3 Retail Stocks With Low-Risk Strategies

option tradersOut of the all the retail stocks to choose from, we have boiled down three low-risk strategies that dig out the very best options for sustained growth. With decades of continued growth in the consumer economy, you will want to be invested in these stocks.

Recently I was asked by a student as to which of Alibaba (BABA) or Wal-Mart (WMT) is the better investment. I was honestly confused by the comparison. This student referred a piece of news earlier this month stating that BABA has surpassed WMT as the largest retailer in the world.

I’m going to start by clearing up this misconception, and then I’m going to throw Amazon (AMZN) into the mix to compare these three retailers.

First, BABA Is Not Wal-Mart

Let’s be politically incorrect for a moment: China and Chinese companies like to fudge numbers. The original statement, comes from a filing with the SEC, not an earnings report. The statement says, “(BABA) has become the largest retail economy in the world as measured by annual gross merchandise volume (GMV) on its China retail marketplaces.”

That is, in its statement, BABA is claiming the sales of all the sellers on its marketplace as that of its own. This is a simple molding of reality, much like if I were to say I’m the richest person in my social circle, after including the salary of my spouse, my family, and my children.

The reported $500 billion in revenue includes three numbers:

  1. BABA’s true net sales, which are roughly $15 billion
  2. BABA’s customers’ true net sales
  3. BABA’s customers’ fake net sales

Because I brought it up, let’s discuss that last part for a moment. Having lived in China and Taiwan, and having dated a woman who made her money through online sales through AliExpress, I know firsthand that the Chinese online marketplace is more about reputation than anything. At the time, I had just created a skincare product on Amazon.com and started selling it with a brand new account.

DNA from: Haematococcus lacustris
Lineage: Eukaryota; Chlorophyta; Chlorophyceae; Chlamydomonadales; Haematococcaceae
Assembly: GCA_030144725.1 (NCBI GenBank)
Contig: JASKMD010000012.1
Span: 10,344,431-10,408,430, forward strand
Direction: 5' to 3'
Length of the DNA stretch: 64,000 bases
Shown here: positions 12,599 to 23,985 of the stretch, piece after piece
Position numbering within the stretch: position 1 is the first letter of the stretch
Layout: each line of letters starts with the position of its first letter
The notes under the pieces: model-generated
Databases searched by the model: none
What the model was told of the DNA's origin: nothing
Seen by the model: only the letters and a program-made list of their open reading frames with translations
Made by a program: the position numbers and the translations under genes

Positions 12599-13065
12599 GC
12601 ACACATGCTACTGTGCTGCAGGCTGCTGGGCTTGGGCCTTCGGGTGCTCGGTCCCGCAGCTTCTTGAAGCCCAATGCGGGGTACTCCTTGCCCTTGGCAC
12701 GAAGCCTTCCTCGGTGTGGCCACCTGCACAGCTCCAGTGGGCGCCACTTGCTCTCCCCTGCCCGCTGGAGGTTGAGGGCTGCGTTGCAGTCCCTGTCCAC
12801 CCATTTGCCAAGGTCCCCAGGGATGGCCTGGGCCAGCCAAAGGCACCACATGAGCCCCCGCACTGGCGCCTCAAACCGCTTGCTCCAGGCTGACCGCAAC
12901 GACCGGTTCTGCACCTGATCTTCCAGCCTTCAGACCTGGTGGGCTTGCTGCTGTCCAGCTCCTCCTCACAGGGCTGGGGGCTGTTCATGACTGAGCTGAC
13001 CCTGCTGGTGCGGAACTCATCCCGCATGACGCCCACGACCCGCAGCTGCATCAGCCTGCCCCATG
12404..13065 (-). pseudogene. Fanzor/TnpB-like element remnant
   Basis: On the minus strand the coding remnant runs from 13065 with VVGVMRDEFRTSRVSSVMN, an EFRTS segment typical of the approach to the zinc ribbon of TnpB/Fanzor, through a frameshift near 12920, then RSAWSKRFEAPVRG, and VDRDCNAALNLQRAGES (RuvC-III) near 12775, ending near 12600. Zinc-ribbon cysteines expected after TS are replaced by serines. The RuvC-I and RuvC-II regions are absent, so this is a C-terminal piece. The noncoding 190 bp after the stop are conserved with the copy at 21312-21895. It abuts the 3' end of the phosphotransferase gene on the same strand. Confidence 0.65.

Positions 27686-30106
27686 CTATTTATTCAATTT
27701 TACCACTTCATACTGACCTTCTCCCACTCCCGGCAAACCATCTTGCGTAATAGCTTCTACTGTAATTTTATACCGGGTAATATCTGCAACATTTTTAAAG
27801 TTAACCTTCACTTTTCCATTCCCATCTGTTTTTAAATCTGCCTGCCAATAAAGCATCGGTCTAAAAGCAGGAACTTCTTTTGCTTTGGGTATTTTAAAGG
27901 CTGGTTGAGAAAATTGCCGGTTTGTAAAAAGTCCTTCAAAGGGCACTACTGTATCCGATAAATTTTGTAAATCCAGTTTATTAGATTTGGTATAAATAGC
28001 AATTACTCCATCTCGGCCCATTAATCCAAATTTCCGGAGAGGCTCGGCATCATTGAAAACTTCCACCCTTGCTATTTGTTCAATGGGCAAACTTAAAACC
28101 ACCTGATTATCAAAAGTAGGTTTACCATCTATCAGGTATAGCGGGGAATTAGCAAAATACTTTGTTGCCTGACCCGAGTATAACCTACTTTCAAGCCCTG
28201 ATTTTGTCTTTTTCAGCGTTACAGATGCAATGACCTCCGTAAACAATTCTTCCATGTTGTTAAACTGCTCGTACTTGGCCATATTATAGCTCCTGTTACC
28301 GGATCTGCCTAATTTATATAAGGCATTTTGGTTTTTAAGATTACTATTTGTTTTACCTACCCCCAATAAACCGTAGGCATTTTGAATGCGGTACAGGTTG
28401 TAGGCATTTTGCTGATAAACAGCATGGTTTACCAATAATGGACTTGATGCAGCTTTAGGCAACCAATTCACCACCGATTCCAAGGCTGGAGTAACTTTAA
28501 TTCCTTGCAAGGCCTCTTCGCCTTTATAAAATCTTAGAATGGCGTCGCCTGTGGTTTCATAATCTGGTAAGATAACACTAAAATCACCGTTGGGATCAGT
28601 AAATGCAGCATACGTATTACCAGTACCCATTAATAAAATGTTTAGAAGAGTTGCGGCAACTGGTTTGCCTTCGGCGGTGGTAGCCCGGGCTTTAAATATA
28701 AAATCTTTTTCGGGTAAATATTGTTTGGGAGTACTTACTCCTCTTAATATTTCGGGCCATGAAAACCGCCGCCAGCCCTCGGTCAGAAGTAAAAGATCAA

Once my product started selling, my girlfriend’s response was shock. “Why would anyone buy an unknown product from an unknown seller?” In the AliExpress marketplace, you begin your business by buying your own product from fake accounts, leaving reviews for the product and for the seller.

Apparently, the strategy of fake sales is the only way to get your foot in the door. And afterward, the fake sales must continue. Much like share buybacks, you have to artificially raise the price of your brand to stay on top.

According to an article in the Financial Times, somewhere between 20% to 50% of the sales on AliExpress and Alibaba are fake. I believe it. Now, on to how this affects BABA.

BABA vs. AMZN

Unlike Amazon, which takes a large cut of each sale, BABA simply acts as a free broker for buyer and seller. If fake sales were being performed on Amazon.com, Amazon’s revenue would grow regardless. But Alibaba and AliExpress customers only use BABA’s assets to connect; sales are done “under the BABA table.” BABA actually profits from advertisements and product placements, not from taking a cut of sales.

Both companies are the winning online retailers in their respective markets. The main questions as to which investment is better depend on two factors:

  1. Which revenue scheme do you prefer?
  2. Which market do you want exposure to?

For question 1, you have the choices of commission-based, which is AMZN, or advertising-based, which is BABA. In both cases, a growing user base should grow revenue. AMZN grows proportionally in terms of sales; BABA can charge advertisers higher fees with more buyers.

For question 2, you should consider the economic issues of both the US and China. Both countries are in a relative slump, growth-wise. Still, the US economy remains a strong spender-based economy, and China’s spending middle class is still in its growth phase.

Overall, the revenue model is likely more important at this time. AMZN wins here, by gross revenue. However, when you look at margins and growth, you see BABA being the better buy. BABA’s gross margin is three times that of AMZN, and its y/y revenue growth is double AMZN’s. It also beats AMZN in net income, net income margin, and net income growth.

In BABA vs. AMZN, I say go with BABA unless you’re strongly averse to Chinese companies. Always remember: when investing in Chinese stocks, 50% more research is necessary than if you were investing in an American or Japanese company.

WMT vs. AMZN

As I pointed out at the beginning in this article, WMT and BABA are quite incomparable. Instead, we compared BABA to AMZN. But many investors do run the “WMT vs. AMZN” comparison.

One reason this comparison is made lies in fear – fear that online retailers will drive brick-and-mortar retailers out of business. For WMT, this is simply not a concern. Wal-Mart shoppers primarily use the store as a grocery store:

Damon pic 1